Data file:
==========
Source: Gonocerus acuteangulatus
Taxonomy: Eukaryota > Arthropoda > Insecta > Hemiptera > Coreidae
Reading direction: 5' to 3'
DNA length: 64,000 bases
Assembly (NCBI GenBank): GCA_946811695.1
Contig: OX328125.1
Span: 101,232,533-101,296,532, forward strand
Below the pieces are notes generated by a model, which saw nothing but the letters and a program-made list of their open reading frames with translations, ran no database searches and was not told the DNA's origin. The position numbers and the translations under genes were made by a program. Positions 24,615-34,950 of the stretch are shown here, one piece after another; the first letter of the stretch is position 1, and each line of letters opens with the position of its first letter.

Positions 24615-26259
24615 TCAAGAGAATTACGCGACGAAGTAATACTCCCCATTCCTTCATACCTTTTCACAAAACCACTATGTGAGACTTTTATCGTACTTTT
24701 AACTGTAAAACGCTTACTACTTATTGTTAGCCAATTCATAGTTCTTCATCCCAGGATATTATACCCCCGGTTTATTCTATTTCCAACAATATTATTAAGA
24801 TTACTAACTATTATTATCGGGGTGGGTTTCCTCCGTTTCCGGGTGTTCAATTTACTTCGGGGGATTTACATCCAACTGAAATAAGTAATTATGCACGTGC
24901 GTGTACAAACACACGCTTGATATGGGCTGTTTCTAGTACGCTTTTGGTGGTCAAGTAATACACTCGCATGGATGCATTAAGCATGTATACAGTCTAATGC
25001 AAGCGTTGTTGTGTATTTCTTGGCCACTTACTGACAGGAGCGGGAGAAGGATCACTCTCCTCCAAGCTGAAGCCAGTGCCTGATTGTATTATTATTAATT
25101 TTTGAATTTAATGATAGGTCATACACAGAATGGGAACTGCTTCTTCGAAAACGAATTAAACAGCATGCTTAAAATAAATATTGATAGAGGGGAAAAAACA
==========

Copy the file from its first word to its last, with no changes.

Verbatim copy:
Source: Gonocerus acuteangulatus
Taxonomy: Eukaryota > Arthropoda > Insecta > Hemiptera > Coreidae
Reading direction: 5' to 3'
DNA length: 64,000 bases
Assembly (NCBI GenBank): GCA_946811695.1
Contig: OX328125.1
Span: 101,232,533-101,296,532, forward strand
Below the pieces are notes generated by a model, which saw nothing but the letters and a program-made list of their open reading frames with translations, ran no database searches and was not told the DNA's origin. The position numbers and the translations under genes were made by a program. Positions 24,615-34,950 of the stretch are shown here, one piece after another; the first letter of the stretch is position 1, and each line of letters opens with the position of its first letter.

Positions 24615-26259
24615 TCAAGAGAATTACGCGACGAAGTAATACTCCCCATTCCTTCATACCTTTTCACAAAACCACTATGTGAGACTTTTATCGTACTTTT
24701 AACTGTAAAACGCTTACTACTTATTGTTAGCCAATTCATAGTTCTTCATCCCAGGATATTATACCCCCGGTTTATTCTATTTCCAACAATATTATTAAGA
24801 TTACTAACTATTATTATCGGGGTGGGTTTCCTCCGTTTCCGGGTGTTCAATTTACTTCGGGGGATTTACATCCAACTGAAATAAGTAATTATGCACGTGC
24901 GTGTACAAACACACGCTTGATATGGGCTGTTTCTAGTACGCTTTTGGTGGTCAAGTAATACACTCGCATGGATGCATTAAGCATGTATACAGTCTAATGC
25001 AAGCGTTGTTGTGTATTTCTTGGCCACTTACTGACAGGAGCGGGAGAAGGATCACTCTCCTCCAAGCTGAAGCCAGTGCCTGATTGTATTATTATTAATT
25101 TTTGAATTTAATGATAGGTCATACACAGAATGGGAACTGCTTCTTCGAAAACGAATTAAACAGCATGCTTAAAATAAATATTGATAGAGGGGAAAAAACA